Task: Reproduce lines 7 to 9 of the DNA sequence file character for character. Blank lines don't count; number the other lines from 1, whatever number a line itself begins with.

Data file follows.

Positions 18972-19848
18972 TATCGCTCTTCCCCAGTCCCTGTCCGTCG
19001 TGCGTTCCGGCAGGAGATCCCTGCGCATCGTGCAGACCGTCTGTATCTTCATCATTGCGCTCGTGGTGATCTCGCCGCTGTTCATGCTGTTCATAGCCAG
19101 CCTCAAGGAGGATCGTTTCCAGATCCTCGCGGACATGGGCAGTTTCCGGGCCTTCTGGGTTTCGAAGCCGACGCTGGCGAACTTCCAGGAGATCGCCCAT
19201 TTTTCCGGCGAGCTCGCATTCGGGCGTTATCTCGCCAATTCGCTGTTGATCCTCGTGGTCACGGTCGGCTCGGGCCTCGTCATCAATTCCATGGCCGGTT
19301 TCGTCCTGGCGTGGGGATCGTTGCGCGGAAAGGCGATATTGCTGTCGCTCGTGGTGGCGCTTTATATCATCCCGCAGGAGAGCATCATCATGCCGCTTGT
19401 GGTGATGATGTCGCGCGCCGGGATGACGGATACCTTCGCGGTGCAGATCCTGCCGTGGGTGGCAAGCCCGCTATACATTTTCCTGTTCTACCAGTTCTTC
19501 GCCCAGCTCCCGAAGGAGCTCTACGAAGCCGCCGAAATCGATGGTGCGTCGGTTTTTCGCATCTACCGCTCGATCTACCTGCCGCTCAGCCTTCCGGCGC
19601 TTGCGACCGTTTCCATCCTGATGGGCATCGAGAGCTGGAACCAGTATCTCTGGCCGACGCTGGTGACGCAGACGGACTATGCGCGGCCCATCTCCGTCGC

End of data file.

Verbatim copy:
19401 GGTGATGATGTCGCGCGCCGGGATGACGGATACCTTCGCGGTGCAGATCCTGCCGTGGGTGGCAAGCCCGCTATACATTTTCCTGTTCTACCAGTTCTTC
19501 GCCCAGCTCCCGAAGGAGCTCTACGAAGCCGCCGAAATCGATGGTGCGTCGGTTTTTCGCATCTACCGCTCGATCTACCTGCCGCTCAGCCTTCCGGCGC
19601 TTGCGACCGTTTCCATCCTGATGGGCATCGAGAGCTGGAACCAGTATCTCTGGCCGACGCTGGTGACGCAGACGGACTATGCGCGGCCCATCTCCGTCGC